The pressure which can be obtained by this press depends on the relation of the ram P to that of the plunger P. If the former has a transverse section fifty or a hundred times as large as the latter, the upward pressure on the ram will be fifty or a hundred times that exerted upon the pump plunger. By means of the lever M an additional advantage is obtained.

If the distance from the fulcrum to the point where the power is applied is five times the distance from the fulcrum to the plunger P the pressure on it will be five times the power. Thus, if a man acts on M with a force of sixty pounds, the force transmitted by the plunger P will be 300 pounds, and the force which tends to raise the ram will be 3,000, supposing the section of ram is a hundred times that of the pump plunger.

Over-pressure, is prevented by safety-valve shown in front of the pump A. Fig. 146 shows an enlarged section of the pump used in connection with this press. When the plunger P rises a partial vacuum is formed below it and the suction valve O rises allowing the pump barrel to fill with water through the strainer and suction pipe in the cistern.

When the plunger descends the valve O closes and the water passes through the discharge valve h into the pipe K, thence into the cylinder B of the press where it acts upon the ram. When the press has done its work the ram may be lowered by opening the relief valve r. The safety valve is shown at i. By removing the plug h the discharge valve can be reached to grind it in when necessary.

Note.Hydraulic Pressure Transmission. Water under high pressure—500 to 3000 lbs. per square inch and upwards—affords a very satisfactory method of transmitting power to a distance, especially for the movement of heavy loads at small velocities, as by cranes and elevators. The system consists usually of one or more pumps capable of developing the required pressure; 2, accumulators, described on the next page; 3, the distributing pipes, and 4, the presses, cranes, or other machinery to be operated. This property of fluids invests us with a power of increasing the intensity of a pressure exerted by a comparatively small force, without any other limit than that of the strength of the materials of which the engine itself is constructed. It also enables us with great facility to transmit the motion and force of one machine to another, in cases where local circumstances preclude the possibility of instituting any ordinary mechanical connection between the two machines. Thus, merely by means of water-pipes, the force of a machine may be transmitted to any distance, and over inequalities of ground, or through any other obstructions.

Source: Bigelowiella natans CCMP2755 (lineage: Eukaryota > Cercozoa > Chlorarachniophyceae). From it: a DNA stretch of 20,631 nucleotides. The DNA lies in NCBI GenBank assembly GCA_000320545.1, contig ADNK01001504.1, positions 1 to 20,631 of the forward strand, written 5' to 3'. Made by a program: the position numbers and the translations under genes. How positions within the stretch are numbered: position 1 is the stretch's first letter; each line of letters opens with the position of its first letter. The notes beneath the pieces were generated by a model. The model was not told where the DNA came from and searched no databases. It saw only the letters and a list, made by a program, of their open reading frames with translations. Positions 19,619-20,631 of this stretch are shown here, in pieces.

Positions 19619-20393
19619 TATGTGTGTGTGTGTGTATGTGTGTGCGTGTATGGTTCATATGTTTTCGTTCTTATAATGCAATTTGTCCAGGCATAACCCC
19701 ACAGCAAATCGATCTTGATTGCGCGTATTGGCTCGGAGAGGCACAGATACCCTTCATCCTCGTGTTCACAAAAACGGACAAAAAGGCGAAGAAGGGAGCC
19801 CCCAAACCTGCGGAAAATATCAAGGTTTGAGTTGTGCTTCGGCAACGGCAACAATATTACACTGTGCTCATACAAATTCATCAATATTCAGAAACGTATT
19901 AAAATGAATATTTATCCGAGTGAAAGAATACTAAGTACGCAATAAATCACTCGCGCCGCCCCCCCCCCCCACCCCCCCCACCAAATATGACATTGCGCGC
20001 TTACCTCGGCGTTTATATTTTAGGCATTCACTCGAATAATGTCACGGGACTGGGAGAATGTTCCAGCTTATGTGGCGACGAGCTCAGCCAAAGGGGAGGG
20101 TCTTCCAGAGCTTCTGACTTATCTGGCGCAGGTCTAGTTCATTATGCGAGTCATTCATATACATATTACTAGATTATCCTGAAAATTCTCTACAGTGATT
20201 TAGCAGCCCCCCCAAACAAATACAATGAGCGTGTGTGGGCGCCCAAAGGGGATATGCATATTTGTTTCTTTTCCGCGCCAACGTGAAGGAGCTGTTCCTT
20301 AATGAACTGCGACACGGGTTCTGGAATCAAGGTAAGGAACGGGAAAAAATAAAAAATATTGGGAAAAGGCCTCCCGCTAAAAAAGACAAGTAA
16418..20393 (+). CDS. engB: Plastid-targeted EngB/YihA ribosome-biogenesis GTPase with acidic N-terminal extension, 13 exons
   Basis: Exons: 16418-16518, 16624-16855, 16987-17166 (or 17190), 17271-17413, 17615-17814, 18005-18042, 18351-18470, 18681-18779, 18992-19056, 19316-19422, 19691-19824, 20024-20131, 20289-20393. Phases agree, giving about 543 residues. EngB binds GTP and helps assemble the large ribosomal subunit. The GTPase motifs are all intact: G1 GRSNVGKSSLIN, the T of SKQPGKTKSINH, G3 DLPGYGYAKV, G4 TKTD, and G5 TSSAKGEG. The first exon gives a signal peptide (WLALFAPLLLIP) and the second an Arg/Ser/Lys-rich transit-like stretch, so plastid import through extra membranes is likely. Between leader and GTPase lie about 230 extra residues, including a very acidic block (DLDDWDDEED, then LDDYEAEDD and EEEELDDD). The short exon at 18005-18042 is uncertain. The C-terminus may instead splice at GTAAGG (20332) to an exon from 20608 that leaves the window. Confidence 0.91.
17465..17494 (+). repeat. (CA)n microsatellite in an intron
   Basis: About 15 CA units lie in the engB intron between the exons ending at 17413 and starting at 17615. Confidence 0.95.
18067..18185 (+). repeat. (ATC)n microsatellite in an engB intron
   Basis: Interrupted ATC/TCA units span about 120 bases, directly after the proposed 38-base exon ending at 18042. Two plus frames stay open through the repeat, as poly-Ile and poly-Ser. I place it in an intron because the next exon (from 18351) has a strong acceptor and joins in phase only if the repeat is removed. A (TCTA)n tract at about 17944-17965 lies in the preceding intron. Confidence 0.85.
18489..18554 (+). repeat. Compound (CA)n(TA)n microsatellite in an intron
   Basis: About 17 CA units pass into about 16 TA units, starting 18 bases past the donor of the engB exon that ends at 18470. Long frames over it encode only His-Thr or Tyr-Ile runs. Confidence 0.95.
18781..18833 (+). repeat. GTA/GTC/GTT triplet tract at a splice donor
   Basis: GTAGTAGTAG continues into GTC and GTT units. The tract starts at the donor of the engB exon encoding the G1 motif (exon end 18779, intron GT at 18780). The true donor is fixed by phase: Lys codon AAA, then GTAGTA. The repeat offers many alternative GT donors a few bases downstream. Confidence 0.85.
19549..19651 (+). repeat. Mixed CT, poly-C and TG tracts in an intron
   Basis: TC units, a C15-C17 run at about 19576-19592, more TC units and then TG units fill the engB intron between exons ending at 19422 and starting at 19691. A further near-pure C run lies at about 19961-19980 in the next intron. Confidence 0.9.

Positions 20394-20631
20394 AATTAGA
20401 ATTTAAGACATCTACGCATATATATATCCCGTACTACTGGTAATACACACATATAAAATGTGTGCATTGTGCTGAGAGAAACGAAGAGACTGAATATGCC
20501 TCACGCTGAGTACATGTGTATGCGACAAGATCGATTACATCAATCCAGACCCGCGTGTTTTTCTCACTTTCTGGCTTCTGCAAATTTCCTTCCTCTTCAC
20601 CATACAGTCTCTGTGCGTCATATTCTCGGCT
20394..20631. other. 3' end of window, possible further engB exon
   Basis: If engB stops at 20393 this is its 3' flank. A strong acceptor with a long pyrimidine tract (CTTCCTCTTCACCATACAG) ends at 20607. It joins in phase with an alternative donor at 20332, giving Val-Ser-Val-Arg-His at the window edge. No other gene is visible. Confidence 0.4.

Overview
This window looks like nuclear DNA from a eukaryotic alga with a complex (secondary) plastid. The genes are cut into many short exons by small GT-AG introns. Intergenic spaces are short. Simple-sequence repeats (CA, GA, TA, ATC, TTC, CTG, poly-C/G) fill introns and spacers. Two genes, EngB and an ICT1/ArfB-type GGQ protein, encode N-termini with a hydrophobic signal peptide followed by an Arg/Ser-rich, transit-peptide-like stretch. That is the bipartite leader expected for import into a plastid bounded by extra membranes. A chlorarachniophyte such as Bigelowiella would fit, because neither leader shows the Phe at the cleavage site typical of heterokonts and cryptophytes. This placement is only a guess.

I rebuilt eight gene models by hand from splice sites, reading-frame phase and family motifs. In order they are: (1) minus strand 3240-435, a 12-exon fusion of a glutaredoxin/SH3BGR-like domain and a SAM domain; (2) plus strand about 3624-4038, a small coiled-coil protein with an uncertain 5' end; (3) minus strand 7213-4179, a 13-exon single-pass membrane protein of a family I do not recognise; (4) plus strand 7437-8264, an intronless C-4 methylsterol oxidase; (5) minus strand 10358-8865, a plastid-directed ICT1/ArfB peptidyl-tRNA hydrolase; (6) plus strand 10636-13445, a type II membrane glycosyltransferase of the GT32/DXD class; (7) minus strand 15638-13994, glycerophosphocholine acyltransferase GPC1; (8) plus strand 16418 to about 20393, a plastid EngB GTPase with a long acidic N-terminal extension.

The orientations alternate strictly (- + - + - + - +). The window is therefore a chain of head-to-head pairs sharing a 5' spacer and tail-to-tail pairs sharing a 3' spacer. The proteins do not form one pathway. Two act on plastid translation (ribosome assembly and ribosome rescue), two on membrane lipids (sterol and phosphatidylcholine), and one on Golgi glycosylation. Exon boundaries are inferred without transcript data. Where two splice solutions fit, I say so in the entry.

This useful and indispensable apparatus was designed by Sir William Armstrong. Its use was to secure a uniform pressure of water in a reservoir by weight so that however much or little of this water was used the pressure would remain constant.

Fig. 147.

In the first accumulator which is still in use the ram was attached to the foundation while the cylinder rose and fell as the pressure was utilized. The weights were annular in shape and were hung upon the outside of cylinder. In the modern types of accumulators the cylinder is stationary and the ram supporting the weights is made to rise and fall.

By means of a hydraulic accumulator a uniform pressure can be established and maintained on all parts of a hydraulic main or system.

Fig. 148.

The volume of water which is used intermittently for the purpose of operating presses—draw-benches for brass and copper tubing and the like is replaced by a pump or pumps which are started and stopped automatically by a connection between the accumulator and the throttle or belt shifter of the pump. The accumulator is used for a double purpose of maintaining a constant pressure and to store up any surplus force of the pumps. The friction loss in the transmission of power by water through mains is very small, as for example: It has been found that water under a pressure of 700 lbs. per square inch may be transmitted through well proportioned mains, one mile with a loss of only two per cent.


The useful work stored in an accumulator may be calculated by the following rule: Multiply the area of ram in square inches by the length of the stroke in inches by the pressure m pounds per square inch divided by 33,000 lbs. the equivalent of one H. P.

This represents the work done by one full stroke of the accumulator ram in descending from its highest position to its lowest.

Example. Required the work done by one stroke of a ram twelve inches in diameter, and a stroke of twenty-two feet, under a pressure of 750 lbs. to the square inch. Area of 12 ram = 113·097 square inches. No. of ins. in 22 ft. = 264. Then
113·097 × 264 × 750
————————– = 678·582 H.P.

Mr. Tweddel designed the accumulator shown in Figs. 147 and 148 to furnish the varying demand for water where only one appliance of this kind is used in connection with a hydraulic system of shop tools more especially where these tools are numerous.

The ram or spindle A is fixed top and bottom and acts as a guide for the cylinder B which slides up and down upon it.

Fig. 149.

This cylinder is loaded with weights marked to indicate the pressure which the accumulator will balance with those weights in use. The water is pumped into the bottom through the pipe C, and fills the annular space173 around the spindle. The entire weight of cylinder is raised by the pressure of water acting only on the area of the end of brass sleeve D D, which is only 12 inch thick all around the center spindle, and extends down through the bottom packing in cylinder, as shown in sectional view. Fig. 149.

A compact arrangement is thus gained and any reasonable, required cubical capacity may be reached by lengthening the stroke.

The accumulator is supplied by two pumps having plungers 138″ diam. by 312″ stroke, speed 100 to 120 rev. per minute.